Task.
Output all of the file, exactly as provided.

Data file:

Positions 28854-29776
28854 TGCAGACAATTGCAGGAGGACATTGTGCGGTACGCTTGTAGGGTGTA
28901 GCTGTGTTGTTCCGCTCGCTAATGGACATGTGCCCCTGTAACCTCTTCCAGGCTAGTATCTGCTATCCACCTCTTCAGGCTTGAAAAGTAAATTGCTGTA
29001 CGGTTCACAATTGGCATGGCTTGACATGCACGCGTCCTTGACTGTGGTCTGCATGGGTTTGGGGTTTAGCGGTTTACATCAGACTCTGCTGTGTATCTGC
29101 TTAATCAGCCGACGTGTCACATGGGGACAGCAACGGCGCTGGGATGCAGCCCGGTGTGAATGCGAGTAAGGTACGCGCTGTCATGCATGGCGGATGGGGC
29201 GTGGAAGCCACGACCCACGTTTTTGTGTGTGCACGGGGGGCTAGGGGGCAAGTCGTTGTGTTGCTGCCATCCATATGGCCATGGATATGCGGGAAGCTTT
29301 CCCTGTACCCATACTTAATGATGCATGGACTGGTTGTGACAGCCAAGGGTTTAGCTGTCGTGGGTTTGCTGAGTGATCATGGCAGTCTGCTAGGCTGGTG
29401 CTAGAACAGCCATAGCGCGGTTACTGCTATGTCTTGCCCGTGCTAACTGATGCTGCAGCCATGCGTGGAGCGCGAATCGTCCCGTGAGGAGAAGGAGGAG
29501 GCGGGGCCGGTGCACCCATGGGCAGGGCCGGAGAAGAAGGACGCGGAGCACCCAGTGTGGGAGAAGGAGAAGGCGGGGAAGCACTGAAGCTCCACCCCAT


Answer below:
Positions 28854-29776
28854 TGCAGACAATTGCAGGAGGACATTGTGCGGTACGCTTGTAGGGTGTA
28901 GCTGTGTTGTTCCGCTCGCTAATGGACATGTGCCCCTGTAACCTCTTCCAGGCTAGTATCTGCTATCCACCTCTTCAGGCTTGAAAAGTAAATTGCTGTA
29001 CGGTTCACAATTGGCATGGCTTGACATGCACGCGTCCTTGACTGTGGTCTGCATGGGTTTGGGGTTTAGCGGTTTACATCAGACTCTGCTGTGTATCTGC
29101 TTAATCAGCCGACGTGTCACATGGGGACAGCAACGGCGCTGGGATGCAGCCCGGTGTGAATGCGAGTAAGGTACGCGCTGTCATGCATGGCGGATGGGGC
29201 GTGGAAGCCACGACCCACGTTTTTGTGTGTGCACGGGGGGCTAGGGGGCAAGTCGTTGTGTTGCTGCCATCCATATGGCCATGGATATGCGGGAAGCTTT
29301 CCCTGTACCCATACTTAATGATGCATGGACTGGTTGTGACAGCCAAGGGTTTAGCTGTCGTGGGTTTGCTGAGTGATCATGGCAGTCTGCTAGGCTGGTG
29401 CTAGAACAGCCATAGCGCGGTTACTGCTATGTCTTGCCCGTGCTAACTGATGCTGCAGCCATGCGTGGAGCGCGAATCGTCCCGTGAGGAGAAGGAGGAG
29501 GCGGGGCCGGTGCACCCATGGGCAGGGCCGGAGAAGAAGGACGCGGAGCACCCAGTGTGGGAGAAGGAGAAGGCGGGGAAGCACTGAAGCTCCACCCCAT